Signs of the Times

["Why should Not Goodness Be Taught?" from The Christian Science Monitor, Boston, Mass.]

Teaching, as a profession and an art, is an old accomplishment. So, too, is goodness. When, therefore, a certain Harvard professor comes forward advocating the teaching of goodness, on the surface there does not seem to be any valid reason why his proposal should not merit consideration. The professor in question recalls that for centuries physics, chemistry, mechanics, and other subjects have been taught, and that to-day other more intimate subjects are within the curricula of teachers. He urges, therefore, that the next step is to teach goodness.

Commenting upon this proposal, a writer has declared that before teaching goodness the Harvard professor would have to define what goodness is, urging that the earliest philosophers disputed over what was good and what was bad, and whether what was good was good in or for itself. ... This is all very true to a certain extent. And yet why should it be so difficult to define what goodness is? All are agreed that the earliest philosophers were unable to do so, but do they constitute the only criterion to-day? What goodness is, has, as a matter of fact, been revealed to a waiting world, and it is only a matter of time before the ideal so revealed will be accepted by its every inhabitant. About this ideal there is nothing mysterious, and it is found to comply with all the requirements of goodness as laid down in ancient days. Goodness, in a word, is obedience to Principle. Could there be anything simpler than this?—and yet were all the world to glimpse this vision the millennium would be here! And from this standpoint why should not goodness be taught?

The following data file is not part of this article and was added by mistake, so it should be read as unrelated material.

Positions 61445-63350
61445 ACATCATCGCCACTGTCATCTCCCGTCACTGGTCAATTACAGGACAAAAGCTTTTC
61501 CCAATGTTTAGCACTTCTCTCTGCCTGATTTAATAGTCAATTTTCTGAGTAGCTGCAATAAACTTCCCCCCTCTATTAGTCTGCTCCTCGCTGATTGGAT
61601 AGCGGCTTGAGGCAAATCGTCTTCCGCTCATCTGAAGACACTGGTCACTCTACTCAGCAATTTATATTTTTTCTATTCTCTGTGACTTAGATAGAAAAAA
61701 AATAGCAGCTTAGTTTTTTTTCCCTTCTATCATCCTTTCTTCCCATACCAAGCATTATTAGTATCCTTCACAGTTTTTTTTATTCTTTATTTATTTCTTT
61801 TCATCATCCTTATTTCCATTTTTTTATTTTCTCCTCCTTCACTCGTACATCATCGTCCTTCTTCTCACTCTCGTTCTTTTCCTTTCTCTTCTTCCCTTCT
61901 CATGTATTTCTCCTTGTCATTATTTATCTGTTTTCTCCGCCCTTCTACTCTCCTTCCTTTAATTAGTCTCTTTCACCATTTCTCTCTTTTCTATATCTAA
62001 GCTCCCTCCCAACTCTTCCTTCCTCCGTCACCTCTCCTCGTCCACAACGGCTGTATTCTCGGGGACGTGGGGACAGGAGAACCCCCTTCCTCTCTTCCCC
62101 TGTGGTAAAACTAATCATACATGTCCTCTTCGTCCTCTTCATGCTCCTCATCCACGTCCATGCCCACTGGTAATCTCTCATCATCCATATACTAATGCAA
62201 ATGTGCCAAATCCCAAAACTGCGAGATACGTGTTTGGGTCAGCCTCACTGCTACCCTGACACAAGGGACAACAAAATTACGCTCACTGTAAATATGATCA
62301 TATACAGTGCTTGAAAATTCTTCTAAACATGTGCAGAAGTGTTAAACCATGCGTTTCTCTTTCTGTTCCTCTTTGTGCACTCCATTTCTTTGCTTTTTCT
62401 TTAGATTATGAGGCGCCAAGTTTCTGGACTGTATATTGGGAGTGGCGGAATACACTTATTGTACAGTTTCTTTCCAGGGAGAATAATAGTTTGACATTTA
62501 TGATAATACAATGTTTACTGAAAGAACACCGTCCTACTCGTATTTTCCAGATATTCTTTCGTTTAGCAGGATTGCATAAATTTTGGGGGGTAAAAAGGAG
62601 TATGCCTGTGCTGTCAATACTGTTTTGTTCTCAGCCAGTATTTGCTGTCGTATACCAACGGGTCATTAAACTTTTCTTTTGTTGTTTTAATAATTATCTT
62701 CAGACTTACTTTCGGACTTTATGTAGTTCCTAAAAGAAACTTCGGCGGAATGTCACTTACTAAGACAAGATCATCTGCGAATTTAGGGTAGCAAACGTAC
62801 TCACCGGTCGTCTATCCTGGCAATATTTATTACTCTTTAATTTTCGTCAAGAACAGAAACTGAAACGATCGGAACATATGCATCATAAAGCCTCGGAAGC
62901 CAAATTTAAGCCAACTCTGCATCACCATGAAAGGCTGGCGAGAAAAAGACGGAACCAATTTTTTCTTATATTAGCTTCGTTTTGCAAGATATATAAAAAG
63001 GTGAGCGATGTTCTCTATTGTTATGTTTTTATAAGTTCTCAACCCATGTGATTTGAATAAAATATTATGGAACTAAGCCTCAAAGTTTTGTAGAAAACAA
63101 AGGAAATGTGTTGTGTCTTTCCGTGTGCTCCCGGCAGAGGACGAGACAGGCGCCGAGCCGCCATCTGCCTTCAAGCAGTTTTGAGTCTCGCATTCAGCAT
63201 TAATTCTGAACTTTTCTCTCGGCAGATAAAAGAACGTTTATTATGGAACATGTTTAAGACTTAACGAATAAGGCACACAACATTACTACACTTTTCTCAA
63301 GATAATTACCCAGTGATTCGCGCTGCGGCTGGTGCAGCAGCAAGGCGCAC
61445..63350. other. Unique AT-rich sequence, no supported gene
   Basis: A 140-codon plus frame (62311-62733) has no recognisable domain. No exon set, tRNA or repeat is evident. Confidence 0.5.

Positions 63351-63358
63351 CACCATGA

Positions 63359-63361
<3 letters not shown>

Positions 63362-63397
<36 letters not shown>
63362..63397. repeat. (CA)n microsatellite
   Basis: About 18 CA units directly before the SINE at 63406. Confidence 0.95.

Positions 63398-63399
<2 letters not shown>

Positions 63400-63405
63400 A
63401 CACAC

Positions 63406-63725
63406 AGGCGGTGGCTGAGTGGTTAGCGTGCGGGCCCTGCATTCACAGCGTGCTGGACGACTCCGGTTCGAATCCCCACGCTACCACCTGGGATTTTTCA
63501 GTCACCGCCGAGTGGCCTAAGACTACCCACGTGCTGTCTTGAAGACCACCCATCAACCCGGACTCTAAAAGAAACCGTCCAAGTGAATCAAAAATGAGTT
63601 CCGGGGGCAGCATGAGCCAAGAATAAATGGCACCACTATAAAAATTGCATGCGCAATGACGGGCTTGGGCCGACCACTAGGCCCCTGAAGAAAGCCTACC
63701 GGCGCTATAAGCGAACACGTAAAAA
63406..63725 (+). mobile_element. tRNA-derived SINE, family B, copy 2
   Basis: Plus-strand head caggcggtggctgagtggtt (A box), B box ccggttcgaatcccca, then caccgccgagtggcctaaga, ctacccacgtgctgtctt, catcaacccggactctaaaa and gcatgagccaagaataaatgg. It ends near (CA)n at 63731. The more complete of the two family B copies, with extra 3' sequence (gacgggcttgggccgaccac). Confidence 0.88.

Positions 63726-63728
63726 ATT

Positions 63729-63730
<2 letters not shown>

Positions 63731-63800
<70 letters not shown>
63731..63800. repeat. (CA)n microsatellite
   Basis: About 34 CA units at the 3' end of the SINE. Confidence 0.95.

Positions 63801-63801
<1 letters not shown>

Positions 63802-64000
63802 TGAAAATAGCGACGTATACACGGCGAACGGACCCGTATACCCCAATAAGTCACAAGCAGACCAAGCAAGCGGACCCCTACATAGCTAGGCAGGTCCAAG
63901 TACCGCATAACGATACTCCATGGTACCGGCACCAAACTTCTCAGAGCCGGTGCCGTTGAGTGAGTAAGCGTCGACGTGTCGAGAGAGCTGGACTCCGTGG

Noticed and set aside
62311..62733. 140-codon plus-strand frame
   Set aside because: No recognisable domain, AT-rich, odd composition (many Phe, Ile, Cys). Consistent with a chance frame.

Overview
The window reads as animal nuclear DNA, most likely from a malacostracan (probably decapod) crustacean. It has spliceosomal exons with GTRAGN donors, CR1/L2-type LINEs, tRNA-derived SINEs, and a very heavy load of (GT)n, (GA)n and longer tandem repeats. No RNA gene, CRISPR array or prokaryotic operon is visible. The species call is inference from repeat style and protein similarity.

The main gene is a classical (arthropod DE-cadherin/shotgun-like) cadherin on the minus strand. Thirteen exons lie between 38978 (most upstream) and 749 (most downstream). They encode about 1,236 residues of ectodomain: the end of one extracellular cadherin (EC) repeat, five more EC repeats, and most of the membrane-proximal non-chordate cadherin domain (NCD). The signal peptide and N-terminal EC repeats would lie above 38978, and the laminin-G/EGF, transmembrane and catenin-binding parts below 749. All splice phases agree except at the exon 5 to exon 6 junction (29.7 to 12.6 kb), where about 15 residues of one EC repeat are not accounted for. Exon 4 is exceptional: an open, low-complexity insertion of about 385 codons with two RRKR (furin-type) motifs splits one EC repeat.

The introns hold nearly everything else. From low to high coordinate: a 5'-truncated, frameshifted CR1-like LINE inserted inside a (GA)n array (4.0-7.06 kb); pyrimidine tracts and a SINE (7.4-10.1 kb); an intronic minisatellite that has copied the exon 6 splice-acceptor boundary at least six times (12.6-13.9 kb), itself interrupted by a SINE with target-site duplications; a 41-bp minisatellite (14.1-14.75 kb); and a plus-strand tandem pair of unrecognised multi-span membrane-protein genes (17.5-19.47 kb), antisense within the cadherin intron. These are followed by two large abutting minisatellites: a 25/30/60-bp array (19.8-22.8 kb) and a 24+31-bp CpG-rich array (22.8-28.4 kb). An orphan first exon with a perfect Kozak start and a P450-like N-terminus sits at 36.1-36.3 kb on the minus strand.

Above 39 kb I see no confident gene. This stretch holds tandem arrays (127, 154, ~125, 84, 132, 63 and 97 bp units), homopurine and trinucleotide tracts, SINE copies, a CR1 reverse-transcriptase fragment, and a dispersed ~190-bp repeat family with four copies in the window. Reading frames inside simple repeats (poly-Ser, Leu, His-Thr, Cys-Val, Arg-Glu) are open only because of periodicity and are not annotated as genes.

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March 17, 1923

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